Monday, October 20, 2014
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Q & A with Middlebury native, Google employee working toward diabetes solutions

Nathan Pletcher answers The Elkhart Truth's questions about his work on a contact lens that could benefit diabetics.


Posted on March 10, 2014 at 1:32 p.m.

ELKHART — Nathan Pletcher grew up in Middlebury, graduated from Northridge High School in 1996, and now he’s a full-time employee at Google.

He graduated from Goshen College in 2000 with a degree in physics and has since joined the Google[x] division as a hardware engineer where he is working on creating a smart contact lens for diabetics.

Q: What is the smart contact lens project?

Pletcher: Diabetes affects so many people worldwide, and it's a difficult disease to manage. Diabetics need to monitor blood glucose very closely, and this means frequent finger pricking that's not only inconvenient but also painful.

With all the advances in electronics over the years, we wanted to see if we could miniaturize the electronics and sensors to the point that we could accurately measure the glucose level in tears. If this could lead to a new way for people with diabetes to manage the disease someday, that would be awesome.

In the course of working on this project I've learned much more about the difficulties of diabetes and heard many personal stories. To me, it's the human element of this project that's most inspiring.

Q: Do you have a personal connection to the project?

Pletcher: My grandfather developed diabetes. It's a very difficult and disruptive disease to manage, and I saw this personally through his experience.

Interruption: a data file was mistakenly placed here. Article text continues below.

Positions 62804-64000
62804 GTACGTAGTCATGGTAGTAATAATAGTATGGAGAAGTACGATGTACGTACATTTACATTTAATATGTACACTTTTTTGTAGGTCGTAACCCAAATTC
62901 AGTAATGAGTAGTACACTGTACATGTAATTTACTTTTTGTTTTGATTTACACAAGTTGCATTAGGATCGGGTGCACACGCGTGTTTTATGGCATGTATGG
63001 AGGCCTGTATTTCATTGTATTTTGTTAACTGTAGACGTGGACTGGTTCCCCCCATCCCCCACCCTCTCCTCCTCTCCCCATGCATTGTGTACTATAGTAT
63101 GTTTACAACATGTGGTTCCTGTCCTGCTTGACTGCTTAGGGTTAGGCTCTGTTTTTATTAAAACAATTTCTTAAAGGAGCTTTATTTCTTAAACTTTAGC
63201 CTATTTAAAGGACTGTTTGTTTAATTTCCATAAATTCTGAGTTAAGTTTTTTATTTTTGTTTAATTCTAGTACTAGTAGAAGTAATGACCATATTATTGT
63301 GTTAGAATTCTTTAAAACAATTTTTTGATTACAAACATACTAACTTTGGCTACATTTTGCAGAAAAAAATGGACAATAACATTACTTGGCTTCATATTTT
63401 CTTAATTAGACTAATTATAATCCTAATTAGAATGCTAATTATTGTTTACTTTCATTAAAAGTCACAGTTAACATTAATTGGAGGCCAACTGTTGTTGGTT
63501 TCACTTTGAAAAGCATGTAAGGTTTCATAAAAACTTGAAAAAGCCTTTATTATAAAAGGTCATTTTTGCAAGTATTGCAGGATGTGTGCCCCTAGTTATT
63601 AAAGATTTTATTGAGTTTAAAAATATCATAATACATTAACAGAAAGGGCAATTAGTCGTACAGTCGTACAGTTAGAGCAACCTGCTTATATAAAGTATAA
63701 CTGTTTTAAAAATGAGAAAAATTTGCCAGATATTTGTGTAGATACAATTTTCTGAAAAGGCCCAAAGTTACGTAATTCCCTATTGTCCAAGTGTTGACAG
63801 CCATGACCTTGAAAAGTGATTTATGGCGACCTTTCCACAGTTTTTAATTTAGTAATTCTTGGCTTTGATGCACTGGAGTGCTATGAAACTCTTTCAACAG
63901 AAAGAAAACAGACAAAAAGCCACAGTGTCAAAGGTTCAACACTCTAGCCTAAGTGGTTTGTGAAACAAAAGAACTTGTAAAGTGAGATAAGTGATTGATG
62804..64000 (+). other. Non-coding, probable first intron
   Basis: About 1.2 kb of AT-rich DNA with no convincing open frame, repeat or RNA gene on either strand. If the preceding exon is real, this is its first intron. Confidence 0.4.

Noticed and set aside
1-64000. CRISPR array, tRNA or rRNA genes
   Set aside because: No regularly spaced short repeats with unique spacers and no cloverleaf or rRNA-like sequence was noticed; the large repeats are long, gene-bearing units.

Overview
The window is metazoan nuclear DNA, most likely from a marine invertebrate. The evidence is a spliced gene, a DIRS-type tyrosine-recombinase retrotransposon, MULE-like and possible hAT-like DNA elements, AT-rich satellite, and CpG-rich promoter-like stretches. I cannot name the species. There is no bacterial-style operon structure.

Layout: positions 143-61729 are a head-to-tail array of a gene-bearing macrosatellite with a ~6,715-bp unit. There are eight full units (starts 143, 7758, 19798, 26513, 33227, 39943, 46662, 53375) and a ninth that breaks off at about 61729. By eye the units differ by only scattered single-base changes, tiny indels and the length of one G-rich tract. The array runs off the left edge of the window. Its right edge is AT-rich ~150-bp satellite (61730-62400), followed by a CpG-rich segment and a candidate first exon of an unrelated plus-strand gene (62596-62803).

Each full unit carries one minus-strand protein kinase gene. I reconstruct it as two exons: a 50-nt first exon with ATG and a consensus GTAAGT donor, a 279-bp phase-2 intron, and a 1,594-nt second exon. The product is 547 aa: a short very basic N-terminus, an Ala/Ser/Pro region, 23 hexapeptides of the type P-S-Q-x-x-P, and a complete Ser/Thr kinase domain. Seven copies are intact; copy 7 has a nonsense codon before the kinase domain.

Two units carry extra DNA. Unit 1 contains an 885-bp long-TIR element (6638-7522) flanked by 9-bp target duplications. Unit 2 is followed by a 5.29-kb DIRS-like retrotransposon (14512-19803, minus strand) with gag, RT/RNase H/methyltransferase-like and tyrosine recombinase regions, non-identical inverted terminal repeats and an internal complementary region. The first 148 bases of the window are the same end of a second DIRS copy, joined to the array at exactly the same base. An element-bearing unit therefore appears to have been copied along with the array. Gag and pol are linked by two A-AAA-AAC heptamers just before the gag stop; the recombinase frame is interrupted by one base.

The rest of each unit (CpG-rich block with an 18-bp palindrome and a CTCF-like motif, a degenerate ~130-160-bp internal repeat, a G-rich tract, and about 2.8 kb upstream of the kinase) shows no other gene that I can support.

Q: What is your role in the project?

Pletcher: I'm an electrical engineer and I design integrated circuits (chips). As such, I'm part of the team that designs the chip inside the smart contact lens. I joined Google[x] a little over two years ago to work on the project.

Q: How is the project doing?

Pletcher: The project has gone really well so far and we've progressed rapidly to produce our prototype device. It's still early in the development process and we're continuing to refine the device, but we're optimistic.

We're looking for partners who are experts in this field to take the core technology we've developed and turn it into a system that people can use.

Q: How do smart contact lenses work?

Pletcher: Our smart contact lens is like a normal soft contact lens, but we've embedded a small wireless chip and glucose sensor inside. When worn like a normal lens, it can measure the glucose level in the tears and transmit the readings wirelessly off of the lens.

One possibility we're exploring is to embed really small LEDs inside the lens that could light up when the glucose level crosses high or low thresholds and be visible to the user.

Q: Have there been trials yet?

Pletcher: We’ve completed a number of clinical research studies and are in discussions with the FDA. We look forward to working with the agency and our potential partners to see what potential this technology might hold.

We’ve had optometrists advising us on the lens and we've done extensive testing to ensure there are no toxicity or biocompatibility issues.

Q: What did you do in Elkhart County that prepared you for your involvement in the smart lens project?

Pletcher: At Goshen College I studied physics and electronics, which got me interested in designing electronics and continuing my education in electrical engineering. I also had the opportunity to participate in X-ray crystallography research at Goshen College, which helped prepare me for my future research work in graduate school.

Nick Wesman contributed to this report.


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